6. The transformation of the Thessalonian lives. "For you, brethren, became imitators of the churches of God in Christ Jesus that are in Judea" (2:14). "You also became imitators of us and of the Lord" (1:6).
7. The circumstances surrounding their reception of the gospel. "For you also endured the same sufferings at the hands of your own countrymen" (2:14). "Having received the word in much tribulation" (1:6).
I point this out to you to demonstrate to you how similar the content is between chapter 1 and chapter 2, and the similarities of my sermon title "More Expressions of Thanksgiving" with my sermon title in chapter 1:1-10, "Expressions of Thanksgiving." In both sections, Paul is basically expressing his thanks to God for how the Thessalonians received the message Paul and Silas preached to them. The nuances of differences here is that in chapter 1, Paul focuses mostly on the fruit they bore:
"Constantly bearing in mind your work of faith and labor of love and steadfastness of hope in our Lord Jesus Christ in the presence of our God and Father" (1:3).
"You became an example to all the believers in Macedonia and in Achaia" (1:7).
"For the word of the Lord has sounded forth from you, not only in Macedonia and Achaia, but also in every place your faith toward God has gone forth, so that we have no need to say anything" (1:8).
"For they themselves report about us what kind of a reception we had with you, and how you turned to God from idols to serve a living and true God "(1:9).
"And to wait for His Son from heaven, whom He raised from the dead, that is Jesus, who delivers us from the wrath to come" (1:10).
In chapter 2, Paul focuses mostly on the sufferings they experienced:
"... for you also endured the same sufferings at the hands of your own countrymen, even as they did from the Jews" (2:14).
"who both killed the Lord Jesus and the prophets, and drove us out. They are not pleasing to God, but hostile to all men" (2:15).
"hindering us from speaking to the Gentiles that they might be saved; with the result that they always fill up the measure of their sins. But wrath has come upon them to the utmost" (2:16).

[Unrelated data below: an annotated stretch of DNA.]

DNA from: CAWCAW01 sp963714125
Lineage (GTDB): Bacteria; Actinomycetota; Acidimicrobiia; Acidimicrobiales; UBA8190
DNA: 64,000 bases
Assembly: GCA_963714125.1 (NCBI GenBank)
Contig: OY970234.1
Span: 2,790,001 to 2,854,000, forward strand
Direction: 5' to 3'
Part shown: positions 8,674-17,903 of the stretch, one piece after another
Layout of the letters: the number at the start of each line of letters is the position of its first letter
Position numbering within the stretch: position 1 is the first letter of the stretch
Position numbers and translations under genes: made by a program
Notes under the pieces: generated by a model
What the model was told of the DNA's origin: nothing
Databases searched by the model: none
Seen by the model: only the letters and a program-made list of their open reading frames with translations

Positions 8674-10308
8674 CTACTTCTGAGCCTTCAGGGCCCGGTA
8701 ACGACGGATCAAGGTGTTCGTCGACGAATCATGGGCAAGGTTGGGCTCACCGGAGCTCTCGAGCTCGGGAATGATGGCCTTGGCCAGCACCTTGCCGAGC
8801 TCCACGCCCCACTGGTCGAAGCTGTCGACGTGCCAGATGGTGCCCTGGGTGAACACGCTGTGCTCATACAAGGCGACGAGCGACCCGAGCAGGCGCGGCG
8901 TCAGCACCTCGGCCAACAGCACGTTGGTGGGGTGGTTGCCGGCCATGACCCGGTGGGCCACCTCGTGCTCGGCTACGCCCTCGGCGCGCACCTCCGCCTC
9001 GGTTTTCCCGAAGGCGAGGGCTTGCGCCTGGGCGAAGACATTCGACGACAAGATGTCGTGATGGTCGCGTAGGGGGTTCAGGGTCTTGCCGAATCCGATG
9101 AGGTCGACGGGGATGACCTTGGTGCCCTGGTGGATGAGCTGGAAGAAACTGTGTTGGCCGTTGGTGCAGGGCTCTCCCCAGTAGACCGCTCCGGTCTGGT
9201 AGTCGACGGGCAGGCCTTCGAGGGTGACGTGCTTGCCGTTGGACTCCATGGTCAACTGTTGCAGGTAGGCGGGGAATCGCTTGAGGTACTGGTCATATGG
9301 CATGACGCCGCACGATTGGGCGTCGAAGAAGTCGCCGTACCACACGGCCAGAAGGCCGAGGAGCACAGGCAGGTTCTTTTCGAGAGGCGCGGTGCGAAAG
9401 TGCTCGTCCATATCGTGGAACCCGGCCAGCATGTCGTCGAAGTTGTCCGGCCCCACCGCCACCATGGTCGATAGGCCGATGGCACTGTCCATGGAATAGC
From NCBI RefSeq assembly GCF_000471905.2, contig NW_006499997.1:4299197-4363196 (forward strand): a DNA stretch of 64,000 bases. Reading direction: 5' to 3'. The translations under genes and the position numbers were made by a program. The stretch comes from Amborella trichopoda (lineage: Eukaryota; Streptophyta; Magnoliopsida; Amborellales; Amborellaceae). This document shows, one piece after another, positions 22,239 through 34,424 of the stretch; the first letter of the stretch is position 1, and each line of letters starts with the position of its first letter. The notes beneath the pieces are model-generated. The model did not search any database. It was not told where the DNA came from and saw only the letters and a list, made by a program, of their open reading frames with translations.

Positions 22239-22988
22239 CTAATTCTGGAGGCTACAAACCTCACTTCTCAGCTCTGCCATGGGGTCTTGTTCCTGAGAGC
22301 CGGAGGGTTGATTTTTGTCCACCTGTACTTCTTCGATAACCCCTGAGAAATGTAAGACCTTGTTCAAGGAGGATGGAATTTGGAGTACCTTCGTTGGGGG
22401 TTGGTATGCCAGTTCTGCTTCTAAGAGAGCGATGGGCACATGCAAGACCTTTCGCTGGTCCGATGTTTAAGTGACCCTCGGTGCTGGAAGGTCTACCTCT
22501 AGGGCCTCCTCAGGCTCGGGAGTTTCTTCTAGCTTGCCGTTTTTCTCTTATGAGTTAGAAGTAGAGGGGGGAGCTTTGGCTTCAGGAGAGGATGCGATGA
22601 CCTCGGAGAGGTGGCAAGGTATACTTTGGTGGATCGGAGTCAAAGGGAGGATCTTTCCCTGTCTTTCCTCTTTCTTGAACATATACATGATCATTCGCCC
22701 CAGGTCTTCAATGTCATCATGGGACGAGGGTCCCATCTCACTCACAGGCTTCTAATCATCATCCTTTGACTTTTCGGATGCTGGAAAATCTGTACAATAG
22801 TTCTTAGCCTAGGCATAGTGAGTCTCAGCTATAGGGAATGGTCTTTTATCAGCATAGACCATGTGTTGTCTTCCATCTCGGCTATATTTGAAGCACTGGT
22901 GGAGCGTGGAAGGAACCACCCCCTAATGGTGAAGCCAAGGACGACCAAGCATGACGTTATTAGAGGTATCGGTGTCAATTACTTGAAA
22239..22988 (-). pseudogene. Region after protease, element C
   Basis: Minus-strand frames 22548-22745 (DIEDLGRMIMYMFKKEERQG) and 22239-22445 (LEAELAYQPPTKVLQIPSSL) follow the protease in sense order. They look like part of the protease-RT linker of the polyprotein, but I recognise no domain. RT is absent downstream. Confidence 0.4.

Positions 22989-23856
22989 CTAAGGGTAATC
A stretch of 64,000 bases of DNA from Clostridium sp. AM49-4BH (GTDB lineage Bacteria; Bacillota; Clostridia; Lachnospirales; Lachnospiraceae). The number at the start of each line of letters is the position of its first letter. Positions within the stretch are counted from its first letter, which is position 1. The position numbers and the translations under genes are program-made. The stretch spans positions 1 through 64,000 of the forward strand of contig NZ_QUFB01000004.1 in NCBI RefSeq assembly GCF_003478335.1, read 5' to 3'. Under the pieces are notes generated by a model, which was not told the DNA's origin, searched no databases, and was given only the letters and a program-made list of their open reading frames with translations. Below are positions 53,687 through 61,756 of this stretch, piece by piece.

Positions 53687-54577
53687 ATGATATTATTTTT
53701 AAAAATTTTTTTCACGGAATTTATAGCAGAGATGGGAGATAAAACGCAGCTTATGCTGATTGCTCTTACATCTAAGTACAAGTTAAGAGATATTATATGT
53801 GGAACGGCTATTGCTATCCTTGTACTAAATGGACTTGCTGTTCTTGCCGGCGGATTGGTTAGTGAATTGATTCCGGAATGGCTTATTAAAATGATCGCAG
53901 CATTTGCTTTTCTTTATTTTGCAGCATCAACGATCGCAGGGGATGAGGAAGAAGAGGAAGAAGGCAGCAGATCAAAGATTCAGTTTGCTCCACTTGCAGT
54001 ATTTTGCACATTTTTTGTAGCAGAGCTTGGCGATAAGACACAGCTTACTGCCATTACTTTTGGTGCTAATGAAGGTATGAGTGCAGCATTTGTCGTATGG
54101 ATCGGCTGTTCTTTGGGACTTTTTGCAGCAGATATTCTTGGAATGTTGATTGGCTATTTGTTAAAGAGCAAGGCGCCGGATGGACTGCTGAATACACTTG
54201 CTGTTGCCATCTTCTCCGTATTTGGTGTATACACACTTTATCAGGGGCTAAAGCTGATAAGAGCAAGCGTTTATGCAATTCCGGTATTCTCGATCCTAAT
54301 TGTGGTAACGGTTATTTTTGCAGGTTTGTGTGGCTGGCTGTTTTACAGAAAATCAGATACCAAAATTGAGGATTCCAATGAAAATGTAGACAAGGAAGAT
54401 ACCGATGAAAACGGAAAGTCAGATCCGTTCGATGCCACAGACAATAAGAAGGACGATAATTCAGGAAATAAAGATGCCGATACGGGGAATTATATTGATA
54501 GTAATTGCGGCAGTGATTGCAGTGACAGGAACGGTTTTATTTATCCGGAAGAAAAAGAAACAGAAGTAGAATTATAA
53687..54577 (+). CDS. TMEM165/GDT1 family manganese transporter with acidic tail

If you look at the text before us, it really breaks down nicely into two
sections. The first section speaks about how the word of God was received (that is, how
it was accepted and what it did in the life of the Thessalonians). The second section
describes how the Thessalonians suffered (that is, how their suffering compared to the
Jews in Judea). So, I would like to outline our passage tonight with two points:
1. The Reception of the Word (:13)
2. The Suffering of the Saints (:14-16)
And again, as much as possible, I would like to derive my outlines using the words of the text themselves. You will notice in verse 13, the word, "Received." You will notice in verse 14, the word, "Sufferings." Notice that the "Reception of the Word" has primarily a human and divine interaction. In other words, when they received the message, they received a message from God. Paul is thankful to God that they received the message. On the other hand, notice that the "Suffering of the Saints" has primarily a human and human interaction. That is, the suffering which these Thessalonians experienced was from other men. It is around these two words that our exhortation tonight will come: "Reception" and "Suffering." Let us first look tonight at ...
In past weeks, we have discussed several of these things. And yet, we still have need to step through this passage and press the application to each of us. Look at the beginning of verse 13. Paul writes, "And for this reason." This phrase is used in the scripture to either point forward or backward. Paul will express his thanks to God either for what he just wrote, or for what he will write. I think that it is best understood in this context to point forward to what Paul is going to mention about the Thessalonian believers. He says, "here is the reason why I am thanking God ... that when you received from us the word of God's message, you accepted it not as the word of men, but for what it really is, the word of God." In other words, Paul is most thankful to God that he when he came into Thessalonica and preached the message of the gospel, he saw the gospel received and embraced by the Thessalonians.
He saw these Thessalonians receive it. But, he also saw many reject it. You may remember how in Thessalonica, back in Acts 17, particularly how the Jews became jealous [perhaps because of the Gentile crowds], took wicked men from the market place, and formed a mob to set the city in an uproar. Their purpose in these things was to kick Paul out of town. Many in Thessalonica rejected the message. In Acts 17, we get the picture that it was the Jews who rejected it. We shall see in 1 Thess. 2, that many of the Gentiles rejected it also. But Paul's thanks to God was extended on behalf of these few believers who did embrace the message that was preached. I know in my own heart what a thrill it gives me when people are receptive to the message of the gospel. So also did Paul abound in thanks to God.